WIPO Arbitration and Mediation Center
ADMINISTRATIVE PANEL DECISION
Swarovski Aktiengesellschaft v. wen ben zhou
Case No. D2014-1152
1. The Parties
Complainant is Swarovski Aktiengesellschaft of Triesen, Liechtenstein, represented by LegalBase (Pvt) Limited, Sri Lanka.
Respondent is wen ben zhou of Xiamen, Fujian, China.
2. The Domain Name and Registrar
The disputed domain name <swarovskisouthafrica.com> is registered with GoDaddy.com, LLC (the “Registrar”).
3. Procedural History
The Complaint was filed with the WIPO Arbitration and Mediation Center (the “Center”) on July 3, 2014. On July 3, 2014, the Center transmitted by email to the Registrar a request for registrar verification in connection with the disputed domain name. On July 3, 2014, the Registrar transmitted by email to the Center its verification response confirming that the Respondent is listed as the registrant and providing the contact details.
The Center verified that the Complaint satisfied the formal requirements of the Uniform Domain Name Dispute Resolution Policy (the “Policy” or “UDRP”), the Rules for Uniform Domain Name Dispute Resolution Policy (the “Rules”), and the WIPO Supplemental Rules for Uniform Domain Name Dispute Resolution Policy (the “Supplemental Rules”).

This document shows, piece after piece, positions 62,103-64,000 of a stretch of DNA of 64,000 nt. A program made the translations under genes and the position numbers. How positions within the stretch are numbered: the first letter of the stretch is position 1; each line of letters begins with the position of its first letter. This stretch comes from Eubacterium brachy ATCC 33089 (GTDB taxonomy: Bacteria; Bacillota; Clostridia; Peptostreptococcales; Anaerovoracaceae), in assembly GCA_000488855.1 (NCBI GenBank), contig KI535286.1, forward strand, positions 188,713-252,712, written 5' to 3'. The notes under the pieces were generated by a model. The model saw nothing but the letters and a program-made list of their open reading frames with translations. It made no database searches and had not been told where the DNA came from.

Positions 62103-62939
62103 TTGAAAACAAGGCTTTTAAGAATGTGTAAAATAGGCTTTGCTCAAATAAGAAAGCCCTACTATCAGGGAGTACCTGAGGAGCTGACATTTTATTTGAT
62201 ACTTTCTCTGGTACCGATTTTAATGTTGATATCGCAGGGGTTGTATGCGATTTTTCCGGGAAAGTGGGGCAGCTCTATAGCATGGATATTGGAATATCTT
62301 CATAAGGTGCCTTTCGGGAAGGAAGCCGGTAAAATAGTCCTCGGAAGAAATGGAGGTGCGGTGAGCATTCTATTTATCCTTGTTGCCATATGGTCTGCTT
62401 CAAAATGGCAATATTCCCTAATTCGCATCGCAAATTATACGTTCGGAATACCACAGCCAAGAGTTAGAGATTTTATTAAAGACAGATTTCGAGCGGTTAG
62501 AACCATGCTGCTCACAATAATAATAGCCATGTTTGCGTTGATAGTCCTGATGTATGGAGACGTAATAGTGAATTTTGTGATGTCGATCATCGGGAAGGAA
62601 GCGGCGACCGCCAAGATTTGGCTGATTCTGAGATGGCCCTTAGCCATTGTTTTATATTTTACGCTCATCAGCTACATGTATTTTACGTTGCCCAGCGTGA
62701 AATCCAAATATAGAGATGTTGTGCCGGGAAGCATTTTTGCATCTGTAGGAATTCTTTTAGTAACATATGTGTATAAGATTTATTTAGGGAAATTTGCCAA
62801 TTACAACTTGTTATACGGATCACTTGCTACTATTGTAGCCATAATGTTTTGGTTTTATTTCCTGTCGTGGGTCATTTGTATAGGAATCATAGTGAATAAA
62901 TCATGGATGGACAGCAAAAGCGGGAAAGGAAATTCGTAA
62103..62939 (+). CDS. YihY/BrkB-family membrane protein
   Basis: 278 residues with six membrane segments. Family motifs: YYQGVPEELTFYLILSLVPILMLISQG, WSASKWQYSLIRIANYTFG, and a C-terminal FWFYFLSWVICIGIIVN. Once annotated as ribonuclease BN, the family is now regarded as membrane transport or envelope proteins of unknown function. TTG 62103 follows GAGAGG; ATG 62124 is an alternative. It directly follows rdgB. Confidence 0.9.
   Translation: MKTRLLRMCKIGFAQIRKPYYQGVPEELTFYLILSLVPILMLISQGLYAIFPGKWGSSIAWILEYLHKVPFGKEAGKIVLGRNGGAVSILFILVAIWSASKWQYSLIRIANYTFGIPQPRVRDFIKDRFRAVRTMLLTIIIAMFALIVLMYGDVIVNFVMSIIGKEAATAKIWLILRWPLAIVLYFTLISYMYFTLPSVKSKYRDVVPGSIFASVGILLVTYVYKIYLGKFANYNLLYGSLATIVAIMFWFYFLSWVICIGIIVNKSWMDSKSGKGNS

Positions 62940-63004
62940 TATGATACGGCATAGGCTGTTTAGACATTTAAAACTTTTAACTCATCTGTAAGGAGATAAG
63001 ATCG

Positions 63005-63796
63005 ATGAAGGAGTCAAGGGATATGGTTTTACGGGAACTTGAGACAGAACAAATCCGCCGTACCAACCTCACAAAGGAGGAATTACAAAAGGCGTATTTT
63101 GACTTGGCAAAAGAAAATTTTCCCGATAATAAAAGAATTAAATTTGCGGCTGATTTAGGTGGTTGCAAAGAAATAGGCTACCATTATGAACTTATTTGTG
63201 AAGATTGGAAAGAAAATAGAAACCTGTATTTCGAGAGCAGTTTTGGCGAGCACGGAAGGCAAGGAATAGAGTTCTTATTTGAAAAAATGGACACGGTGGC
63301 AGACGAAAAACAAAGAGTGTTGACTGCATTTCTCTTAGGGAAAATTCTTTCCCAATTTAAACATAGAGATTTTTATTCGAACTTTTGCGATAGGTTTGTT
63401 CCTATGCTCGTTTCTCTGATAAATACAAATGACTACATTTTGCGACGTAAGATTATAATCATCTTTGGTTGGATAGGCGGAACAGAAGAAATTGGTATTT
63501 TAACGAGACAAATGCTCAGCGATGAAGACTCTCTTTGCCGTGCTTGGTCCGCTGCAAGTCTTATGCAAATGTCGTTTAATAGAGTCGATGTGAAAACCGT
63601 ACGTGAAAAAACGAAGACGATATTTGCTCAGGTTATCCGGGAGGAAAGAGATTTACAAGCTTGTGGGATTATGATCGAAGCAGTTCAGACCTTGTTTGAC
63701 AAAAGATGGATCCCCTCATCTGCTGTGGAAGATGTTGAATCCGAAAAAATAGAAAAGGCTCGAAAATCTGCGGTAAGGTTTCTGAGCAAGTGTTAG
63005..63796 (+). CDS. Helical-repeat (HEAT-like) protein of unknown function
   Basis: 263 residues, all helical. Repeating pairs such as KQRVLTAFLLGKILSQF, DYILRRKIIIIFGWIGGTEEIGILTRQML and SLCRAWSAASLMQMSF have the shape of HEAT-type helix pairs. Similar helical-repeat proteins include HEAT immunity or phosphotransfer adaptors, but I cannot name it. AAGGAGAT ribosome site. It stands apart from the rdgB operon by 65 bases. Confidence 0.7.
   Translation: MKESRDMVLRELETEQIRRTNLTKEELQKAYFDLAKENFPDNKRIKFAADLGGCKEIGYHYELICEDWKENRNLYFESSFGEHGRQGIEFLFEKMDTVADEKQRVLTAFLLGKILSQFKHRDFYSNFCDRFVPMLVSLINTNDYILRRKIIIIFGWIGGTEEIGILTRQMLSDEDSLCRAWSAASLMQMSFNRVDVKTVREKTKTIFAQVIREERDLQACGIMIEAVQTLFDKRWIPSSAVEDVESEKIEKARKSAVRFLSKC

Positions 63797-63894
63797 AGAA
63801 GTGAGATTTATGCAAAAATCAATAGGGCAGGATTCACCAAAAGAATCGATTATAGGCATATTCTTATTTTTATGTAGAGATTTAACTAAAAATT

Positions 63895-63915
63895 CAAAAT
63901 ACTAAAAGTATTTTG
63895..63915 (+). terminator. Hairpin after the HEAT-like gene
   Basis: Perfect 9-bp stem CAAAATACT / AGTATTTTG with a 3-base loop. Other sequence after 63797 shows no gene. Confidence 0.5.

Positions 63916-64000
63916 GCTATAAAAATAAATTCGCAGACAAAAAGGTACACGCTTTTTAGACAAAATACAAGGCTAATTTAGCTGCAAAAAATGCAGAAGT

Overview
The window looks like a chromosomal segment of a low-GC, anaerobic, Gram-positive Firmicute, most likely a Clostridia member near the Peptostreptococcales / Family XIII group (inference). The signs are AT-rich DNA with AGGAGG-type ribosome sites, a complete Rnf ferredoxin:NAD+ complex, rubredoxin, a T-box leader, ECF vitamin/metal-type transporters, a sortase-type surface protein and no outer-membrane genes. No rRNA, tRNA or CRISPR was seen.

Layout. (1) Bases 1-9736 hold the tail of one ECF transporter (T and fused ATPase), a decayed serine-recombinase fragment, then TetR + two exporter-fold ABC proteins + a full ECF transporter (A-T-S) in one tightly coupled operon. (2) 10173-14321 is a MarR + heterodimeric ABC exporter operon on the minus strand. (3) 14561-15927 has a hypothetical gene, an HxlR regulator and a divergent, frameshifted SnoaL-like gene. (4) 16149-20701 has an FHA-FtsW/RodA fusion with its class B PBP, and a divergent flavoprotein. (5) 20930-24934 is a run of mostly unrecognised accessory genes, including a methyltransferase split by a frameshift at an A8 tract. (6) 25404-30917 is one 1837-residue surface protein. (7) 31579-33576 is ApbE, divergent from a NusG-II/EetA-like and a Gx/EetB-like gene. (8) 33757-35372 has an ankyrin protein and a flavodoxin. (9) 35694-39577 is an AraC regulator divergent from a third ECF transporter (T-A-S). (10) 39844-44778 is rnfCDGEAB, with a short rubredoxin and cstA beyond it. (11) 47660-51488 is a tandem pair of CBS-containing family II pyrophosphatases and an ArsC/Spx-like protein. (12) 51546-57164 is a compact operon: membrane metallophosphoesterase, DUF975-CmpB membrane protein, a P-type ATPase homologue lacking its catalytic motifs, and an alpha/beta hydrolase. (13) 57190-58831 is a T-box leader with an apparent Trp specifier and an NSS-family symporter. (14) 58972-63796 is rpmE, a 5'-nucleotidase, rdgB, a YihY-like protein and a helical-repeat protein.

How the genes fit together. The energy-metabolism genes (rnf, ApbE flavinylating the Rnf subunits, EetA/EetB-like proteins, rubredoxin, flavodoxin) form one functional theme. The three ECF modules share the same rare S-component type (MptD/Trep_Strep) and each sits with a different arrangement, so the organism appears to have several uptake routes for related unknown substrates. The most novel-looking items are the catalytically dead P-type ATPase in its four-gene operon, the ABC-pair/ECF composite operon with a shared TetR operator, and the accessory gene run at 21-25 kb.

In accordance with the Rules, paragraphs 2(a) and 4(a), the Center formally notified Respondent of the Complaint, and the proceedings commenced on July 9, 2014. In accordance with the Rules, paragraph 5(a), the due date for Response was July 29, 2014. Respondent did not submit any response. Accordingly, the Center notified Respondent’s default on July 30, 2014.
The Center appointed Jeffrey D. Steinhardt as the sole panelist in this matter on August 7, 2014. The Panel finds that it was properly constituted. The Panel has submitted the Statement of Acceptance and Declaration of Impartiality and Independence, as required by the Center to ensure compliance with the Rules, paragraph 7.
4. Factual Background
Complainant is owner of the well-known SWAROVSKI marks, registered in numerous countries, including, for example in China (SWAROVSKI, Trademark Registration No. 384001 in International Class 14, registered July 30, 1987 in connection with crystal jewelry stones and crystalline semi-finished goods).
The disputed domain name was registered March 28, 2014 and routes to a website displaying Complainant’s trademarks. Respondent’s website purports to offer Complainant’s products at deeply discounted prices.
5. Parties’ Contentions
Complainant avers that it has dealt with Respondent before, having previously secured an order to transfer to Complainant the domain name <swarovskisg.com> (Swarovski Aktiengesellschaft v. Wen Ben Zhou, WIPO Case No. D2014-0587). Complainant writes that it is presently filing several other proceedings for Respondent’s use of other domain names containing Complainant’s marks.